As we said our goodbyes I returned the invitation and promised that next time they would have to come to our house for a meal. Van Cleef turned his nose up and curled his top lip. A rough translation of what he said would be. “I don’t think so; I don’t eat that English muck.”
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No matter how excited you are about moving to Spain, there is very little that can distract you from the daunting process of packing up your whole life to move abroad.
In our article How To Calculate the Cost of Moving to Spain, we provided you with a free online calculator to work out your own personal costs when planning your relocation. In this article, we are going to show you how to save money by using removal companies who will make the packing process a lot less stressful.
This guide of tips compiled by award-winning removal comparison company, Compare My Move. They’ve put together a few hints and tips on what to leave behind, what to donate to charity and how to help the removal company.
Step 1 – Have a Clear Out
Moving to a new house in the UK is a great way to have a thorough clear out of the rubbish you’ve built up over the years – but when you’re moving the items that make up your life overseas, you become brutal with what you must get rid of. Packing up and moving to Spain is the perfect opportunity to go through everything you own from clothes, hats, shoes to books, kitchen appliances and cutlery and decide if you really need it.
Most of your stuff can go to charity shops, be sold on eBay/Gumtree or pass on to a friend or family. You could even have an American style ‘yard sale’ for your neighbours, friends and family to truly give your unwanted items to a good home. Alternatively, any unwanted toiletries, towels or shoes can be put to beneficial use in a local women’s shelter or a homeless organization.
‘Flamingos Vintage Kilo’ in Malaga is an opportunity for you to replace the clothes you donated or sold with the chance to grab some bargains as you’ll be charged per kilo, not per item. ‘La Señora Henderson’ in Valencia is another affordable vintage, second-hand clothing shop.
- TIP – Let the removal company know any additional services you wish to use such as packing services or dismantling/reassembling furniture and the number of items you’re taking, for an accurate quote.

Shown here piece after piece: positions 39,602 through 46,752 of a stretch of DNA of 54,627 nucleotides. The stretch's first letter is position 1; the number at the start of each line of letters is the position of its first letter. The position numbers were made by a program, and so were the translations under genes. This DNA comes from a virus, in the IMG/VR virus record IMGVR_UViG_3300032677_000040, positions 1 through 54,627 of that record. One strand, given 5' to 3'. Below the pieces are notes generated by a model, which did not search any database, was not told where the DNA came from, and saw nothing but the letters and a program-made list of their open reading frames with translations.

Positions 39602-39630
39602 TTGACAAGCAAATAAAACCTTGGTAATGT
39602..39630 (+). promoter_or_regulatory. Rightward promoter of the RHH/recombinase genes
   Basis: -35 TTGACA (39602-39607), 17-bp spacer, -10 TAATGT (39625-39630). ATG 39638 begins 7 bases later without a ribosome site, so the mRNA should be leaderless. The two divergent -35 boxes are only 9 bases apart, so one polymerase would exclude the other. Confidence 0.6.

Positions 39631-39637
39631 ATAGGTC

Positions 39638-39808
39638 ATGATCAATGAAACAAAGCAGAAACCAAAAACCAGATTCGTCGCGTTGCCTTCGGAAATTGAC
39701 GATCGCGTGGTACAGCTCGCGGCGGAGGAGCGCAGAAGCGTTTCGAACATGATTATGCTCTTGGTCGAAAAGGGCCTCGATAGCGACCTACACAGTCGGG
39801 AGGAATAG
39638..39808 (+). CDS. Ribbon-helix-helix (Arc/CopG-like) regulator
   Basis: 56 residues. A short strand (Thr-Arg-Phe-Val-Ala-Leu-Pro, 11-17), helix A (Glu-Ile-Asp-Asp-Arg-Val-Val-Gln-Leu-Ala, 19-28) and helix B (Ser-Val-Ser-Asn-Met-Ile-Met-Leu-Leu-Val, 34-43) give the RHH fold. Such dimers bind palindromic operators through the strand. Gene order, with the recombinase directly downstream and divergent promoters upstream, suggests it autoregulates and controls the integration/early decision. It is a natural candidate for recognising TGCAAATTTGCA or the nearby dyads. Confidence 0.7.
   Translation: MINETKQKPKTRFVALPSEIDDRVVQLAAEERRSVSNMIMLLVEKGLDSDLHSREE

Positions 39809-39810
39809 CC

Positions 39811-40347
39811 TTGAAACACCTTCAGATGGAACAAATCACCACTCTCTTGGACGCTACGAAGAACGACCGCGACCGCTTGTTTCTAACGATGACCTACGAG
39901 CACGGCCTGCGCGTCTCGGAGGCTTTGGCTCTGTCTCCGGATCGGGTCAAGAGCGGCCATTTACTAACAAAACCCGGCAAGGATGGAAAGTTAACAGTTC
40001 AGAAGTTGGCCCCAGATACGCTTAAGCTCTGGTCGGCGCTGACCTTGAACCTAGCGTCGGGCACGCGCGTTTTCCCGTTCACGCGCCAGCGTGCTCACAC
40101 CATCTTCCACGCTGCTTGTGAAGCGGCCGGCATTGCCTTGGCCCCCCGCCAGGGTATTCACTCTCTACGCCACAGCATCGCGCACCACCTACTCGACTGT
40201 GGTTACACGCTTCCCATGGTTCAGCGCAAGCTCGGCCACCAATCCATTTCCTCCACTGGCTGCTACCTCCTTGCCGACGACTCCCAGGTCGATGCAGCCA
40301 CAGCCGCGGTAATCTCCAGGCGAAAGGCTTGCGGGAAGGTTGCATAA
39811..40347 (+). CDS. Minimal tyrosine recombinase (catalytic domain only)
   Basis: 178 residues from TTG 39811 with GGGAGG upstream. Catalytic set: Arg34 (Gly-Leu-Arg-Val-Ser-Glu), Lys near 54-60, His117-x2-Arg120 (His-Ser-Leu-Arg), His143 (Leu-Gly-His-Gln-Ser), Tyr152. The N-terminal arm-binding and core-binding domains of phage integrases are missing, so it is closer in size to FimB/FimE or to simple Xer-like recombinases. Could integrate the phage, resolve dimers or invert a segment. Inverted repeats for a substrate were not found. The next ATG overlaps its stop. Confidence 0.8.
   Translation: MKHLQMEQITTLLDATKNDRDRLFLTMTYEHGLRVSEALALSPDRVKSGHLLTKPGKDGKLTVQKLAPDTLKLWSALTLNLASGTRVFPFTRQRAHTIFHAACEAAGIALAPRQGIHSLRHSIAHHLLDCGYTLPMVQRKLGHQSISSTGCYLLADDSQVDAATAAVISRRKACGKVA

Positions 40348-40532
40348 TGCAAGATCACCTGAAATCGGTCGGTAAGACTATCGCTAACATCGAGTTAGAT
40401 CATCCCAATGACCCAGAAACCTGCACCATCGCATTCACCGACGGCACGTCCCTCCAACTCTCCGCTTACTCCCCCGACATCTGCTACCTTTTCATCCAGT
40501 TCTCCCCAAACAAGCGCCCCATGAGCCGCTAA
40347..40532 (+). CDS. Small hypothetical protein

Step 2 – Plan Your Move
It’s highly recommended to hire a removal company to help get your items to Spain quickly and safely. Most companies offer a packing and unpacking service designed to make your life easier.
After you’ve figured out what’s going to charity and what’s coming with you that’s when you can arrange your move to Spain. You can tell the removal company exactly what they can expect to be packing and unpacking. If you don’t choose a dismantling/reassembling service, make sure you dismantle all the furniture you plan on taking abroad.
We understand it can be awkward to take every item of furniture with you. It could be useful to keep some of it in storage, which is a service widely offered by removal companies. The idea could be that these items could be sent over to you in Spain once you’ve settled in, giving you a bit of time to put aside money for the second removal delivery.
If you’re worried about not taking enough furniture with you, then the money you make from donating and selling your unwanted items gives you the opportunity to buy second-hand furniture from charity shops or local upcycling businesses once you’ve moved to Spain.
Like Martha’s Homestore and Cow and Ghost Vintage, both independent shops selling upcycled furniture and vintage homewares in Wales, ‘Mercat del Encants’ in Barcelona offers you the chance to help furnish your new house with over 500 stalls to get stuck into.
- TIP – Don’t surprise the removal company on the day with an extra item you decided to pack, this will only delay the process, cost more money and most likely annoy them.
Step 3 – Hire a Removal Company
A removal company will do most of the hard work for you to ensure you have everything covered for your move to Spain, but you should know in advance if there’s anything they don’t cover.
International movers will pack your items professionally for a safe arrival in Spain, offering high quality and strong packing materials. Most companies also offer a dismantling/reassembling service for your furniture, saving you a lot of work.
However, when getting a quote for your move, it’s essential you check the optional add-ons the company provides. International Removals Insurance is a specialist type of insurance that will cover your belongings during transit when moving from one country to another. It’s vital you have this insurance as it covers any damages your items could face travelling via sea freight etc.
Questions to Ask –
- Communicate with the removal company on what exactly you can and can’t take, this will make packing easier for both you and the removal firm.
- If you’re planning on taking your pet with you, find out if the removal company will provide a service for this.